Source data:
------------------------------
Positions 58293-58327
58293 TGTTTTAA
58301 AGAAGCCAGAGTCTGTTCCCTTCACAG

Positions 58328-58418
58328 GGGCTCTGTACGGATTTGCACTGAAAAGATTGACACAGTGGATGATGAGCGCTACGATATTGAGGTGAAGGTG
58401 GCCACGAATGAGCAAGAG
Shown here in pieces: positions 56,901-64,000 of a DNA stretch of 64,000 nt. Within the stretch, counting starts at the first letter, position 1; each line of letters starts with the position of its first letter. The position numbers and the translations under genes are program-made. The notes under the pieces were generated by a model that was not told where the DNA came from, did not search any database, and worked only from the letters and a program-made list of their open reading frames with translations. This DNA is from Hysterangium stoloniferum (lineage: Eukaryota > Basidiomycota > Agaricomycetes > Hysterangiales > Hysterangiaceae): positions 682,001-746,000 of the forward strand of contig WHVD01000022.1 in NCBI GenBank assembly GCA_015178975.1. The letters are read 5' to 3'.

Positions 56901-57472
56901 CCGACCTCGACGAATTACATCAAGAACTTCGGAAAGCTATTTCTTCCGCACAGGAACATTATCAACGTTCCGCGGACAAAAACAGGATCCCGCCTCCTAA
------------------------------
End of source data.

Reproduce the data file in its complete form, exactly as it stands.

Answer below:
Positions 58293-58327
58293 TGTTTTAA
58301 AGAAGCCAGAGTCTGTTCCCTTCACAG

Positions 58328-58418
58328 GGGCTCTGTACGGATTTGCACTGAAAAGATTGACACAGTGGATGATGAGCGCTACGATATTGAGGTGAAGGTG
58401 GCCACGAATGAGCAAGAG
Shown here in pieces: positions 56,901-64,000 of a DNA stretch of 64,000 nt. Within the stretch, counting starts at the first letter, position 1; each line of letters starts with the position of its first letter. The position numbers and the translations under genes are program-made. The notes under the pieces were generated by a model that was not told where the DNA came from, did not search any database, and worked only from the letters and a program-made list of their open reading frames with translations. This DNA is from Hysterangium stoloniferum (lineage: Eukaryota > Basidiomycota > Agaricomycetes > Hysterangiales > Hysterangiaceae): positions 682,001-746,000 of the forward strand of contig WHVD01000022.1 in NCBI GenBank assembly GCA_015178975.1. The letters are read 5' to 3'.

Positions 56901-57472
56901 CCGACCTCGACGAATTACATCAAGAACTTCGGAAAGCTATTTCTTCCGCACAGGAACATTATCAACGTTCCGCGGACAAAAACAGGATCCCGCCTCCTAA